When Thomas first arrived in Canada he stayed at the Royal York hotel. Louis Jardin the maître d’ at the hotel knew all his likes and dislikes and made him feel very comfortable. Thomas retired on 31 March 1970 because of ill health. He died on 10 February 1979. I was very lucky because I remember my Grandpa as a healthy man.

Thomas Hamilton Blair was a man who loved life and the good things in life. He arranged to have Fortnum and Mason baskets sent to him in Canada before he left. He also brought a few cases of his favourite scotch. His favourite cigarettes were from Foxes in Dublin and these were sent out to him on a regular basis. I remember that Foxes was a stop every time we visited Ireland so that we could bring Grandpa some cigarettes.

He had a great imagination. When his daughter was small he used to take her for a walk to look for faeries and gnomes. While on the walk they would find a bit of chocolate or a small teddy that had been left behind a tree by the faeries. He would go out before they left and place these small gifts for his daughter to find while out on their walk.

When in Dublin Thomas stayed at the St. Stephen’s Green Club and in 1956 the gentlemen were running a Calcutta for the Grand National horse race. He bought a horse called E.S.B. If you bought a horse and your horse won, you won the pot. E.S.B was trailing the Queen Mother’s horse and the Queen Mother’s horse stumbled so E.S.B won the Grand National and my Grandpa won a bit of money. My Grandmother was horrified that he had bet against the Queen Mother’s horse because she was a staunch supporter of the Royal family.

When my Grandfather retired he and my Grandmother moved closer to my family. They were a 10 minute walk from our home. I got to know my Grandpa a lot better during this time and have very fond memories of our time together.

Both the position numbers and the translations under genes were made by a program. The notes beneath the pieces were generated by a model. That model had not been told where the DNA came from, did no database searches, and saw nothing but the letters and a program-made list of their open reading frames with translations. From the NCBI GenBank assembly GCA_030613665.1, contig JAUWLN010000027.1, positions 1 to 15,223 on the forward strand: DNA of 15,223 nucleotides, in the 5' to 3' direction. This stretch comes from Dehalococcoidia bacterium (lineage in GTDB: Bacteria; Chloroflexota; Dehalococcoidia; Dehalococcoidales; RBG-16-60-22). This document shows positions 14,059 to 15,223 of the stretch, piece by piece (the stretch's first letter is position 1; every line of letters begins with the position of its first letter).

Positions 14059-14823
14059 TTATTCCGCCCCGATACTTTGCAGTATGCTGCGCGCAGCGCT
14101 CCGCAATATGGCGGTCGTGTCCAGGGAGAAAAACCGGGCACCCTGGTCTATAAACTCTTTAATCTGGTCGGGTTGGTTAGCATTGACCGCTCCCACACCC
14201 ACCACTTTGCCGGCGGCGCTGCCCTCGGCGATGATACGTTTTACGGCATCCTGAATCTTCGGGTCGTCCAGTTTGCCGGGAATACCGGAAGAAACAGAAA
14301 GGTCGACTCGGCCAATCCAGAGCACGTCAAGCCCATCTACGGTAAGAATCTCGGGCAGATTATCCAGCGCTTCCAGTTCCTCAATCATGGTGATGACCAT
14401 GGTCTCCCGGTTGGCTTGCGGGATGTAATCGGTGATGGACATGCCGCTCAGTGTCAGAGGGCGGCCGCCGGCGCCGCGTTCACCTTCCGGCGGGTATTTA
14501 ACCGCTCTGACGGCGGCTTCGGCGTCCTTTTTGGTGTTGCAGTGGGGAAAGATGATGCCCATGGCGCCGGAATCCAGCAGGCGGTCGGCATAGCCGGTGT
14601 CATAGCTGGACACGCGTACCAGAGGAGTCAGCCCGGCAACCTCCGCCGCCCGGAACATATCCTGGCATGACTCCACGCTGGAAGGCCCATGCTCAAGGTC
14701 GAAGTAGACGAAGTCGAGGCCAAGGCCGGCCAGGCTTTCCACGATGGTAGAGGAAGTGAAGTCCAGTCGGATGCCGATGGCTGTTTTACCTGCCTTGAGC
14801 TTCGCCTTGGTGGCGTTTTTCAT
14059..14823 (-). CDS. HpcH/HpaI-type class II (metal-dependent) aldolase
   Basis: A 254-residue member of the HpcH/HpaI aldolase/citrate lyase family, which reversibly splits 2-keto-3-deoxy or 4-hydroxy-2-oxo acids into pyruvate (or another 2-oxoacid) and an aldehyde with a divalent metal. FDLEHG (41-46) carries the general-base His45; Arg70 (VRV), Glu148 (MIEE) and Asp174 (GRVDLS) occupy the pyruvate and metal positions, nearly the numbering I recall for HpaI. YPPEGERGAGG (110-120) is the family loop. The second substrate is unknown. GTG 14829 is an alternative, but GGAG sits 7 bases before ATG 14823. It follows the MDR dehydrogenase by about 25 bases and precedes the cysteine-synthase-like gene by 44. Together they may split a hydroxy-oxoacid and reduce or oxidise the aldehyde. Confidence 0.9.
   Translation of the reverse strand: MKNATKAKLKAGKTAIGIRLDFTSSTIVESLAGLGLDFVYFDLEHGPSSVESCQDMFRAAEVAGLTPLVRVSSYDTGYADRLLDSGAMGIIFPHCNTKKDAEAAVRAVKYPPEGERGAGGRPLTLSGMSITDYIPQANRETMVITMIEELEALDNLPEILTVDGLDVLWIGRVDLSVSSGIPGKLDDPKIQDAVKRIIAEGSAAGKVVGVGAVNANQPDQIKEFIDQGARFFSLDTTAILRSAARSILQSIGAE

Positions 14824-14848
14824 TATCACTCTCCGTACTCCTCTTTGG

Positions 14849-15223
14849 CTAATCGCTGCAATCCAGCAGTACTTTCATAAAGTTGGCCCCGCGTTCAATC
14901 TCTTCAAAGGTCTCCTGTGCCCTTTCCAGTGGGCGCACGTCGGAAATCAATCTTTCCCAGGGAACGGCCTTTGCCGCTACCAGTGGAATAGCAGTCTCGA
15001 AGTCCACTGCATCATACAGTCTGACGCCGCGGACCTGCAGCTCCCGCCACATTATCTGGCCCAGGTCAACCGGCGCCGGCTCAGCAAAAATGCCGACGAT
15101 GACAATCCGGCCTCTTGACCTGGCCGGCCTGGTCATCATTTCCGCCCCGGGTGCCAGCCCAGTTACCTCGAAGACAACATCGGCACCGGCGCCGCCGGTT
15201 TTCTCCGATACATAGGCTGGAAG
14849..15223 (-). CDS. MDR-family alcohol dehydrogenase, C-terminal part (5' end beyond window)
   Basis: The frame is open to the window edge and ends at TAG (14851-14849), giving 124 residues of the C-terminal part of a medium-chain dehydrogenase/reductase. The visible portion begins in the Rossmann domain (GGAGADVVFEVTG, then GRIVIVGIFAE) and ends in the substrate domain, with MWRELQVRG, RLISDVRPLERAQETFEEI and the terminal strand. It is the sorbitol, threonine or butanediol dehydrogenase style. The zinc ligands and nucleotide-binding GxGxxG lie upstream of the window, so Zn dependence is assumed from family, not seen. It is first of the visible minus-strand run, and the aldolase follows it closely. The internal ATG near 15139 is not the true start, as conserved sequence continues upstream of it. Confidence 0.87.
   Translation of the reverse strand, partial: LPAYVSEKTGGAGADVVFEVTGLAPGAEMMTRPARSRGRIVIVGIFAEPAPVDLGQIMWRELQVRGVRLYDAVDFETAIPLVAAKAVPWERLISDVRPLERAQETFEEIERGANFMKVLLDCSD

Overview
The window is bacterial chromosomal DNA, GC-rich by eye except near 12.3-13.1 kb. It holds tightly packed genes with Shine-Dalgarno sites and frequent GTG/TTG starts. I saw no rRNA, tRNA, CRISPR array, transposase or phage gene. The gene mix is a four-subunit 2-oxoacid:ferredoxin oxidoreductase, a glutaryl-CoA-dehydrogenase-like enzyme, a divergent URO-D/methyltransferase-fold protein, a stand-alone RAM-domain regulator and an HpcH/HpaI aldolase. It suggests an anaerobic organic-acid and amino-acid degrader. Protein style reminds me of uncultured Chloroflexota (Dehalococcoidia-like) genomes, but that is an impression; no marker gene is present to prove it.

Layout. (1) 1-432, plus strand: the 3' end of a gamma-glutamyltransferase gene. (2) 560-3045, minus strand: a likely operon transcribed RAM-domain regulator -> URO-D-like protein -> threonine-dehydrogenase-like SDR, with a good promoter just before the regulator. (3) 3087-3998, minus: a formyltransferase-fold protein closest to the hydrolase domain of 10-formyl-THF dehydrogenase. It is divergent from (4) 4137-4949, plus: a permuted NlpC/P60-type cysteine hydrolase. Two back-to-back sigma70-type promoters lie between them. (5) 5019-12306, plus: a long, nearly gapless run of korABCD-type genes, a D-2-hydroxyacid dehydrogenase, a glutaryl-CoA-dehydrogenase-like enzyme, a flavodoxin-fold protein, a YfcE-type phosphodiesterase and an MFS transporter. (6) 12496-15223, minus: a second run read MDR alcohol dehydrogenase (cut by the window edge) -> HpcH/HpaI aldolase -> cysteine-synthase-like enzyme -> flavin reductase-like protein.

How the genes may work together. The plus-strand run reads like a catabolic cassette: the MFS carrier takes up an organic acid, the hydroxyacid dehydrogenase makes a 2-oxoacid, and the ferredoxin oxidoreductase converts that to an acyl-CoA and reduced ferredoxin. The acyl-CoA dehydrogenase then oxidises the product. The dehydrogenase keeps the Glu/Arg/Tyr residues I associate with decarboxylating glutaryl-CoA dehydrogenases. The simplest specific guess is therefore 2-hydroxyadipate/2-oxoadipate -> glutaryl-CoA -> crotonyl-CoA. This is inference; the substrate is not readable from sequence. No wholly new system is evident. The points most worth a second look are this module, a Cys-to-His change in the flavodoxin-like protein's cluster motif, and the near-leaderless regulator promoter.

© 2013 – Blair Archival Research All Rights Reserved

A couple of weeks ago I got the opportunity to talk to my Father and his two siblings about their father Thomas Blair. There were lots of interesting stories that will be making their way onto this blog in the coming weeks.

One that caught my attention was the fact that he went to the Scout Jamboree in Wembley and danced before the Prince of Wales. My Grandfather was 16 years old and living in Glasgow at the time. He was a Rover-Scout with the 6th Glasgow Troop. He got the opportunity to attend the Jamboree along with thousands of other young men.

This Jamboree was the held about a week before the second International Scout Jamboree in Denmark but no one knew if my Grandfather attended the one in Denmark.

Eddie Stuart (left) Thomas Blair (right)

I spent Sunday afternoon searching online for information about the Jamboree and if there were any photographs or something that could tell me if he did dance before the Prince of Wales.

In the summer of 1924 the Imperial Exhibition was held to promote both pride and trade in the empire after the First World War. The Jamboree was held for a week at the beginning of the Exhibition.

The Head Scout Robert Baden Powell was there along with members of the Royal family.